Based on an original series by Think, Save, Retire and continued by Our Next Life (the blog), I’m completing the “Our Next Life” series for Northern Expenditure. This means discussing the transition, the quitting, and the goals and plans for life after “work.” This is an interesting subject for me to tackle because instead of having super definitive plans, we’re sort of all over the place. But here’s where we’re at today:
December 2018 – Pay off the mortgage
2019 – Three years before retiring early – slow travel through the UK for the summer with the family. One of my priorities as a parent is to give my children an international mindset. I want them to realize that people live differently all over the world and that doesn’t make anyone right or better than anyone else. I want to start this in the UK because it is different enough to start this dialogue, but similar enough to make it an easy place to move (we speak English, I love the UK so much, etc.etc.).
2020 – Take the family to Cambodia for some portion of the summer. Continue the dialogue with my children. Mr. T speaks Cambodian. The kids and I are learning it (very slowly). I hope to pick up this language learning and have us all be semi-conversational by 2020.
2021 – One year before retiring early – Have Mr. T get hired by a company or University in the UK (or Norway, Sweden, the Netherlands, … I’m open to most places) so we can live and work there for his final year. I would just move there for a full year after we retire, but I can’t figure out the legal way to do this and have my children be able to go to school. Homeschooling them abroad isn’t really what I have in mind because I want my kids to get a broader view of education by experiencing a different system.
2022 – Mr. T cuts formal ties with “work” (cutting ties won’t be tricky or dramatic. He’s a man a few words. He’ll just give his notice and walk away) and we venture forth…
Our Next Life:
Mr. T and I are project people. We always have a project going. So we will definitely keep doing things we find fulfilling. The idea is that we won’t have to rely on any of those things to make money. We are creators. But we’re realists. We mainly create out of enjoyment and if we can pay for our “expenses and a dinner out” (as my art trading Uncle used to say), we consider it a success. Our next life just means we can create more.
The reality of where we’re at geographically at this point highly depends on my ability to figure out how to legally put my kids in school in other countries. If anyone has tips on that, I would LOVE to hear them. If we’re confined to education in the United States, we will spend at least a month per summer slow traveling the world. We only have so many years with these kiddos and I would like to spend a lot of it traveling. We haven’t yet decided if we’ll stay in Alaska post-retirement or not. I think it depends on where our families end up at that point. Right now, our families are spread out all over the U.S., so living in Alaska (with the PFD and Mr. T’s job with tons of vacation time) is actually the best place for us to be able to see family. But if in seven years, they’re all consolidated somewhere, we’ll probably head there so the kids can have cousins. We love Alaska (as I’m sure you know), but we don’t have any family up here.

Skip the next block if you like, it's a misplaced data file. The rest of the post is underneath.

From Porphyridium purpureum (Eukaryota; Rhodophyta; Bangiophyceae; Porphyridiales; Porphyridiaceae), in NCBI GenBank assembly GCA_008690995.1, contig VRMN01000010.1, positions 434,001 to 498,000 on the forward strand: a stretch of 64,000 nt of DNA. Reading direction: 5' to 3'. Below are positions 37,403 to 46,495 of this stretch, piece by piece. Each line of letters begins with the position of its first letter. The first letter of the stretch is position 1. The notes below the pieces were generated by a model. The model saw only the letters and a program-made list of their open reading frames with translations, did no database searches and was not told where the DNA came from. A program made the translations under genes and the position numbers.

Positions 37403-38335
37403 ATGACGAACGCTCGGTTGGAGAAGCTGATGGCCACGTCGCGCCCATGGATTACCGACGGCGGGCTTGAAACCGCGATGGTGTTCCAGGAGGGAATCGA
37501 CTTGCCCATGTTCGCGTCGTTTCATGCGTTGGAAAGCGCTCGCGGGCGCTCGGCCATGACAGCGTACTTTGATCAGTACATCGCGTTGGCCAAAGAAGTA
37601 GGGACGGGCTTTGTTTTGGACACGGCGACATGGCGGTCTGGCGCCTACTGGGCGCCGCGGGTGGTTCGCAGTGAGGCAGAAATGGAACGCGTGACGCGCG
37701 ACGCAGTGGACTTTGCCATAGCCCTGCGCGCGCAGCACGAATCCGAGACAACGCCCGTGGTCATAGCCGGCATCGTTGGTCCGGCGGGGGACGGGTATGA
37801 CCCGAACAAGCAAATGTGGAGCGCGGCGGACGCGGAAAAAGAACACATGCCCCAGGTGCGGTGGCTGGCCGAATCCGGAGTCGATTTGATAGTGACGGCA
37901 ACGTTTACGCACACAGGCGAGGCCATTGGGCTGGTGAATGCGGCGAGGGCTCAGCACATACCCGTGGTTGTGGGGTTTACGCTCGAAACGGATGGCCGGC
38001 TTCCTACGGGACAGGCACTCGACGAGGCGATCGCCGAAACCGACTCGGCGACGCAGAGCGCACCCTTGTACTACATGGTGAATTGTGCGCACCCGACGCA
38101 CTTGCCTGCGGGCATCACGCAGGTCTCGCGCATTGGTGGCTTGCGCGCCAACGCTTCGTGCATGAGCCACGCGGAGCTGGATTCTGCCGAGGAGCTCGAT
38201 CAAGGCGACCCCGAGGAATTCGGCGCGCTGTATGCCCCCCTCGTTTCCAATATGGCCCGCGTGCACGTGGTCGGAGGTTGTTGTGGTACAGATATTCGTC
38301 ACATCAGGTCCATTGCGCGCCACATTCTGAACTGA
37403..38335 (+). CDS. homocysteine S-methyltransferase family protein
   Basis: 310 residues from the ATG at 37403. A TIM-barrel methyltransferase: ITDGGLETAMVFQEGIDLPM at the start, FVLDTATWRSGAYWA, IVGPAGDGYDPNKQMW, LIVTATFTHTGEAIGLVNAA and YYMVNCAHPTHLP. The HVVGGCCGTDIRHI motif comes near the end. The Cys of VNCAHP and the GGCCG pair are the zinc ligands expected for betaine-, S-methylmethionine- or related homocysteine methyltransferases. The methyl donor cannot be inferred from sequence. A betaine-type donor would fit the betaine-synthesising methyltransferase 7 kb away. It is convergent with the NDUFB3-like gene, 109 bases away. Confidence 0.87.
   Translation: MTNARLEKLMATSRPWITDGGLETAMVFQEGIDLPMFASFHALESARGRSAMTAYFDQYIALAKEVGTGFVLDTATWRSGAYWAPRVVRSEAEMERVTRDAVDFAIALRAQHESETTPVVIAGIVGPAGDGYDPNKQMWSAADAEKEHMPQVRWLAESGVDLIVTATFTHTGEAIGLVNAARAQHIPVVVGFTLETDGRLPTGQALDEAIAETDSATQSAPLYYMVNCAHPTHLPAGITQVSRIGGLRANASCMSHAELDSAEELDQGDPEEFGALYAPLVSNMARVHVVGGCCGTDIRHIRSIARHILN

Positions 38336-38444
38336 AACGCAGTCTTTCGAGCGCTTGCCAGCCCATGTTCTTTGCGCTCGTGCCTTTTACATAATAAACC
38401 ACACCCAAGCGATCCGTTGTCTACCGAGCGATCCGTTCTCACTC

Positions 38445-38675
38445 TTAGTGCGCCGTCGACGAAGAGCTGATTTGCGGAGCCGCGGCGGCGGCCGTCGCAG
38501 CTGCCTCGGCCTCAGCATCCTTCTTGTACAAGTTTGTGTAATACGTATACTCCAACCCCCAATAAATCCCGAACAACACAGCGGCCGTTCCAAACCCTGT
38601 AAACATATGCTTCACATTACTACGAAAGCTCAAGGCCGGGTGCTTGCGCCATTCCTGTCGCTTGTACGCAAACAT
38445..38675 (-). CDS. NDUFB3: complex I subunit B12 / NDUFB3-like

When Mr. T and I spent 10 month unemployed during the Great Recession, we sold things on ebay. We didn’t make money, but we hustled to pay the bills that we had (and thus emerged having maintained our savings!). Toward the end of that time, it became less of a stress and more of a game. Car insurance payment is due in two weeks; can we find something to sell to pay for it before then? I think the game will re-emerge to an extent (though probably not with ebay… the thrift stores up here are terrible!).
Another goal we have as parents is to provide our children with employment experience in their youth. Both of our parents were successful small business owners, and we both had the privilege of working for them in high school. We arguably missed out on employment experiences at McDonald’s, but we saw how our parents were able to put something together and make it work. Also, working for family allowed us to continue family vacations (it’s nice when you have the same work schedule as your family!). Selfishly, we want that for our kids, too. So, working in “our next life” will involve something that can involve our children. It’s less important to make money and more important to cover expenses, hire our children, and focus on teaching them the skills they will need for future employment. We’ve toyed with creating and selling something at the Anchorage outdoor market and festival in the summer (it’s a great venue, and there are a lot of tourists as well as locals!). I think it would be super fun and it would be the perfect opportunity for the kids to learn.
As I’ve said, I’m learning Cambodian. I have been for TEN YEARS (no, there’s no Rosetta Stone). I want to get myself to Cambodia and stay until I can speak the language. And my kids can, too!
Also, exercise. I’m horrible at it. With school and work and projects and house and dinner and work and school (did I say those?), we’ll be so good about it for a week and then one “busy week” will hit and we’re off the wagon again. While the kids are in school, I would like to make this a major priority for our health. Mr. T and I need our own recess!
I’m horrible at waiting. I’m very impatient. But I’ve also realized that when I have to wait for something, or work towards something for a long time, I’m constantly hacking it to make it better. I should probably re-write this post once a year for the next seven years! I mainly can’t wait to see what Mr. T and I can do when we are able to do whatever we want on our time. And I’m excited to get the kids involved in the planning as it gets closer!
Any tips on kids living abroad and going to school?